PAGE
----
Has the place where Jesus was sentenced to death been discovered?

[by Dean Smith] According to an article in the Washington Post, archaeologists may have discovered the very place where Pilate sentenced Jesus to die on the cross. Fifteen years ago, while working in a building beside the Tower of David Museum, archaeologists discovered a massive structure below the floor boards of the building which had originally served as a prison for the Ottomans and as well the British during the 1940s. As they continued their work, they uncovered what is now believed to be the remains of Herod’s massive palace — including its walls and sewage system. It is generally agreed that Herod’s palace was located on the western side of Old Jerusalem, putting it near the Tower of David museum.

Does an ancient papyrus speak of the Exodus plagues from an Egyptian perspective?

There is an ancient Egyptian papyrus that some believe tells of the plagues that God sent on Egypt during Israel’s deliverance from that land under Moses. Oddly the ancient document hasn’t caught the attention of many Christians simply because it doesn’t fit their time-table of who the Pharaoh of the Exodus actually was. Most believe the Exodus happened under Thutmose III or Ramses II, but this document puts it much earlier than these pharaohs. But it perfectly fits my theory of when the the Exodus took place, and I believe this papyrus — written from an Egyptian’s perspective — describes the chaotic days and the plagues associated with Israel’s deliverance. The document officially named Leiden I 344 is on display at the Dutch National Museum of Antiquities in Leiden, Holland. It was discovered in 1828, but wasn’t translated until 1909, when Professor Alan Gardner discovered it was a lament speaking of a very chaotic time in Egypt’s history. He titled it The Admonitions of an Egyptian Sage from a Hieratic Papyrus. It spoke of disasters, …

The lost coins of Jesus?

Dr. Ronald Stewart, using special imaging equipment, believes coins dated to 33-47 AD depict the life of Jesus. Stewart says the hand-struck coins were part of a popular art form called “Portable Coinage Art”  first introduced by Grecian emperors in 336-300 BC and later popularized by Roman emperors. People of financial means would have sets of coins created to memorialize significant people. These coins would depict notable events of a person’s life in pictorial form starting on one side of the coin and continuing on the other side.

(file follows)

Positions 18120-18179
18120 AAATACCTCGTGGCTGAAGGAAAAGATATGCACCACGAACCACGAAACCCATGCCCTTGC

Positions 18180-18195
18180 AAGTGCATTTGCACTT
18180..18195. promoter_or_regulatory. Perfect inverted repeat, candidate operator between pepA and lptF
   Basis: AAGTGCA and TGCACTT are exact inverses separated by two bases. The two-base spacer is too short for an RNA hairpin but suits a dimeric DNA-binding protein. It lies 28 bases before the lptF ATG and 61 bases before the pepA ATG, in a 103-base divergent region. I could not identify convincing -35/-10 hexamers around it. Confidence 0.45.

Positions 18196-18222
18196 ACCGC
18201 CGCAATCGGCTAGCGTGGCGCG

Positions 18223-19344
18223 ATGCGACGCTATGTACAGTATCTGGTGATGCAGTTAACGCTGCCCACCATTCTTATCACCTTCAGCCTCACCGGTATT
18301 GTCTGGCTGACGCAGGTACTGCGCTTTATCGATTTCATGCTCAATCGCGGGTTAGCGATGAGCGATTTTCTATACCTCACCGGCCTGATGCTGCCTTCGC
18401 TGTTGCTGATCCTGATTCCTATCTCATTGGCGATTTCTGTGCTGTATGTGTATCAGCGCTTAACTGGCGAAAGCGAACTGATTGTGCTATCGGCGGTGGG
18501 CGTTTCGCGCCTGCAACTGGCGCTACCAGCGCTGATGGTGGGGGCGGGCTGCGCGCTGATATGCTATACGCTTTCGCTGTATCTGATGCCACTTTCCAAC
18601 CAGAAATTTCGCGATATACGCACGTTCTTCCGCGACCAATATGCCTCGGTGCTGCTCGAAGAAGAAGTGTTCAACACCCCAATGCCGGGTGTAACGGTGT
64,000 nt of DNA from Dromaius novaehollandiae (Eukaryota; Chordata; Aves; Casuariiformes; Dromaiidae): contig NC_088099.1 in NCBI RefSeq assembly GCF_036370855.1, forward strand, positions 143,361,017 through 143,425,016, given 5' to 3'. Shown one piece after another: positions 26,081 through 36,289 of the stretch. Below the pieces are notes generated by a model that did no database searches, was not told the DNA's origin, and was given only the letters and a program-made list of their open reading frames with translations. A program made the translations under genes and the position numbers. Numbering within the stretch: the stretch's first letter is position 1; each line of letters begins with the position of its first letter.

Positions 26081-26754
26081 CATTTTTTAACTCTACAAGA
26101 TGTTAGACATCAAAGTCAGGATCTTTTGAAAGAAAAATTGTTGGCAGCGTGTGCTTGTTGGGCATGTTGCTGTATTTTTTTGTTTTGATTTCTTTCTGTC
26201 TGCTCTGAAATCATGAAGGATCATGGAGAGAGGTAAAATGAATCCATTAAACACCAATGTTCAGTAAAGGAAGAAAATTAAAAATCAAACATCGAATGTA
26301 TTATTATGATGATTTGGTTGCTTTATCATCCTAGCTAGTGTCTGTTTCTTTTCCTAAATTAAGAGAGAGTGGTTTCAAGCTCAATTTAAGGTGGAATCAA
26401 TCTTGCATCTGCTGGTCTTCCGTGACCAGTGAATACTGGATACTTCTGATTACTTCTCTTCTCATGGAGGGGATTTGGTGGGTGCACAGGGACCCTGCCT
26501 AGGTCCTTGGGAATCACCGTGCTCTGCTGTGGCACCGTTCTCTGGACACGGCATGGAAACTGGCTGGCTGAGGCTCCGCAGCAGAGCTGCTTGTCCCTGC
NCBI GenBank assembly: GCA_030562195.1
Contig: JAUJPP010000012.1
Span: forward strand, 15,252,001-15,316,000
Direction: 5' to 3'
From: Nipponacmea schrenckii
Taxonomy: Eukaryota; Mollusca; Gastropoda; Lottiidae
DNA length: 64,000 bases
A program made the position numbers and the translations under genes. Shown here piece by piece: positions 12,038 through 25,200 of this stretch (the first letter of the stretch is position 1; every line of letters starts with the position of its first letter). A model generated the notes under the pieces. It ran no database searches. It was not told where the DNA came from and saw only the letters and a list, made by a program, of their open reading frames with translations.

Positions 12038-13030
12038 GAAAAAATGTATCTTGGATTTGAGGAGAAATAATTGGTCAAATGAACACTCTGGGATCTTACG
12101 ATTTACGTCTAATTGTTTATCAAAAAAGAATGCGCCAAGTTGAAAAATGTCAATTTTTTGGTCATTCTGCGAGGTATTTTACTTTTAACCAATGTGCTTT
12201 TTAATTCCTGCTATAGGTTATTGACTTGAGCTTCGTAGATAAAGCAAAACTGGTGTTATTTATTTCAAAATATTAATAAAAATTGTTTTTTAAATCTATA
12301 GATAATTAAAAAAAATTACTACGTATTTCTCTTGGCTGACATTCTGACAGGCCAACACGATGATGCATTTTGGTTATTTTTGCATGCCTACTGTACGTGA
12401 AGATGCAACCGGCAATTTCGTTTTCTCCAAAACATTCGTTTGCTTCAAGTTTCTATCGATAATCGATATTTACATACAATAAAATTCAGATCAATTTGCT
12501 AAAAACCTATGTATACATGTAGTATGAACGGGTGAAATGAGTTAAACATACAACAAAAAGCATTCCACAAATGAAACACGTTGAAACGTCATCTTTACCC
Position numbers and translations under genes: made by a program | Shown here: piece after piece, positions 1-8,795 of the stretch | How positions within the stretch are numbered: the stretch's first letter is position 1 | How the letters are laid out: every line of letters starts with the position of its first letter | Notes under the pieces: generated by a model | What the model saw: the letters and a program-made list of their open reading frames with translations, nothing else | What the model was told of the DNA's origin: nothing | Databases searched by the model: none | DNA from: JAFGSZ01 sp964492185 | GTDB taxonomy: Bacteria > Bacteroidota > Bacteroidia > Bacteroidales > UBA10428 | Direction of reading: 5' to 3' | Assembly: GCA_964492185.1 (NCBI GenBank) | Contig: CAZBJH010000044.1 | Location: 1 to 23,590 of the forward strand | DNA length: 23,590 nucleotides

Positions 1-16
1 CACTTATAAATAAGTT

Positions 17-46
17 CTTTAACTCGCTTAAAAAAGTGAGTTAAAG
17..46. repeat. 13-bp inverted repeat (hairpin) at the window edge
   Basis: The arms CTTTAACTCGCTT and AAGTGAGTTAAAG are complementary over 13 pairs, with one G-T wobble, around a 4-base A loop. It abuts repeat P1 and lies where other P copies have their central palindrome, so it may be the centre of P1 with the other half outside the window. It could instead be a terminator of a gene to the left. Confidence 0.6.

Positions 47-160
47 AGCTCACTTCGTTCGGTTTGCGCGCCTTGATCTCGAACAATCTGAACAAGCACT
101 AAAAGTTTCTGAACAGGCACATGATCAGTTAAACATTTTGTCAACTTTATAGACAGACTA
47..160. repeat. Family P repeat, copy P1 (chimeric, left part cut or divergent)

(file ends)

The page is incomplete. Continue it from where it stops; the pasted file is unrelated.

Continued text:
“I felt like I died” — Patti’s heart-rendering testimony about her abortion

When the pro abortion movement launched its “1-in-3” campaign calling on women to share their happy memories on abortion, Virtue Media knew it needed to counter this message. The stats showed many women who abort a baby will suffer depression and even substance abuse as a result. The abortion movement will use the pro-choice testimonies in celebrations planned for 32 states. They based the “1-in-3” campaign name on their belief a third of women will have an abortion in their lifetime. At the end of October 2013, Virtue Media released six ads featuring heart-rending testimonies of women and their abortion experience. In this ad, we hear Patti’s testimony about her abortion at age 16. Though it happened years earlier, her grief is still real today.

Babies thinking in the womb

Researchers from the University of Helsinki discovered unborn children actually remember words spoken before they were born. The study indicated babies are thinking and retaining information much earlier than previously thought. Because the sound processing part of a baby’s brain develops in the third trimester (starting at 28 weeks), researchers decided to test how much is going on in a babies brain prior to birth. To do this, they had a number of mothers play a recording to their babies a few months prior to birth. It was a